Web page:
The Golden Gate Bridge was not a sudden epiphany.  People had been talking about a bridge from Oakland to San Francisco for 40 years before the Golden Gate project.  The issue was no one could figure out how to start. The land on both sides was unforgiving and the water between was deep, treacherous and deadly. The current was so strong ships could not anchor long enough to drill into the bedrock on the bay floor. download

Once that foundational infrastructure was established, any bridge was possible.  Without it, nothing was going to work. Until then, people would slowly ferry back and forth unable to make the meaningful progress everyone wanted and needed.

Elementary school is the infrastructure of the 21st century, we may not be noticed, but all the impressive things seen in the people around you would not be possible without us doing what seems impossible

P.S

The solution to the bridge problem came from the Navy.  They sent subs down to drop torpedoes into the bedrock to start the casting holes.

 

The Status Quo of Outliers

Status-Quo-Cartoon

It turns out, that there have been a ton of studies that explain simply truths in complicated scientific terms basic ideas that we all seem to have missed because of their sheer simplicity.  For example, a recent study of high performing students (top 10% of an academic class) are very likely to perform well within prescribed structures but are not likely to do well “outside the box”.  A follow-up pointed out that outliers are most likely to be the ones thinking outside the box.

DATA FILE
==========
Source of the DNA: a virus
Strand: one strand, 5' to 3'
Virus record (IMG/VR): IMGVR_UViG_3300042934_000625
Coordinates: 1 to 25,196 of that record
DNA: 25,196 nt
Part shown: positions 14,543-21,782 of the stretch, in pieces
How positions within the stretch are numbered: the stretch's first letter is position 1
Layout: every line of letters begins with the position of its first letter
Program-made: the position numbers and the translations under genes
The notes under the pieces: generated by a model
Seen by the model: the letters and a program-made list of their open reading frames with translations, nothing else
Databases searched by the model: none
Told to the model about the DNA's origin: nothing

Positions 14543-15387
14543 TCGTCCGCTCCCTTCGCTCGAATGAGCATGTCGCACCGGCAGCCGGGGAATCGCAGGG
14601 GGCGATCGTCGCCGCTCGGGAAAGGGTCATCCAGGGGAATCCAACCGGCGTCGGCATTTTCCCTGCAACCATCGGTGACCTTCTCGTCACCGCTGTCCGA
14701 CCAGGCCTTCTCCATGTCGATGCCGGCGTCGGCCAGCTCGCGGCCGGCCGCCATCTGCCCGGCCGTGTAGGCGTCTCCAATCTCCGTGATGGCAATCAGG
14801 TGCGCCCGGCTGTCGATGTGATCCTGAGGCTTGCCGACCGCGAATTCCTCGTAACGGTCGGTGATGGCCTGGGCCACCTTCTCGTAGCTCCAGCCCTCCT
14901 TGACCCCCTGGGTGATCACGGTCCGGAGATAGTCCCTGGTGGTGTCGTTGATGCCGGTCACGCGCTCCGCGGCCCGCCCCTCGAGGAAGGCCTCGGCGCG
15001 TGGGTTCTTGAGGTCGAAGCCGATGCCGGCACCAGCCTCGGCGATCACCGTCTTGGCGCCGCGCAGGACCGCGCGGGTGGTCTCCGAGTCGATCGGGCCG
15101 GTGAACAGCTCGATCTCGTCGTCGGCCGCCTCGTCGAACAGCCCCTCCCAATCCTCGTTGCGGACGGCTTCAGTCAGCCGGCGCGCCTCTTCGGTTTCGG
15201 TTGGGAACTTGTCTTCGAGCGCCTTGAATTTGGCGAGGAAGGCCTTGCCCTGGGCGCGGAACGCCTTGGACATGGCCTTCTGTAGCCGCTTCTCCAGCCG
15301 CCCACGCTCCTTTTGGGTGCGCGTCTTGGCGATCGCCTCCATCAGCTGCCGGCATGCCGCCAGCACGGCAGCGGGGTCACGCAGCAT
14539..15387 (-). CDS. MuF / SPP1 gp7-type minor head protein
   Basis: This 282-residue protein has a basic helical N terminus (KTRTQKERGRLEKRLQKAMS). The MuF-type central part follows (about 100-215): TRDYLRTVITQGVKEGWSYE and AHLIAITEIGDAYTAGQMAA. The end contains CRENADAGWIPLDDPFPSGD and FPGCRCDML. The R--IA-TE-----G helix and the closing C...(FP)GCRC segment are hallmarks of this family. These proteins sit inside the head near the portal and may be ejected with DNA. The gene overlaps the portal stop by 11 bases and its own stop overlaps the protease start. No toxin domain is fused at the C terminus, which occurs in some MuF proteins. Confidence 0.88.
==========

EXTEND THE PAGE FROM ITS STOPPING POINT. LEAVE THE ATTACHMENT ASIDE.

That seems like something we should not need research to figure out. But apparently, we do because research out of Stanford shows that we are seven times more likely to ask members of the status quo to try and think outside the box than we are to bring those outliers in.  In short, we are more likely to stick with status quo in our efforts to break out of the… status quo.

In a personalized classroom, we have a chance skew to that data just a little. There will always be students on the far side of normal, kids that drive us nuts and a more personalized approach will not make weird less weird. Nor will it change the shape of our cultural bell curve, but it can allow us to see the value of weird. It could be as simple as asking a student to find a way to demonstrate what they have learned.  The criteria doesn’t change, just how they chose to get there.

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My Insights on feedback

Lessons I have learned about feedback:

feedback

  • What is not constructive is destructive: Feedback is a helpful insight to moving forward, not a list of missteps in paths behind us.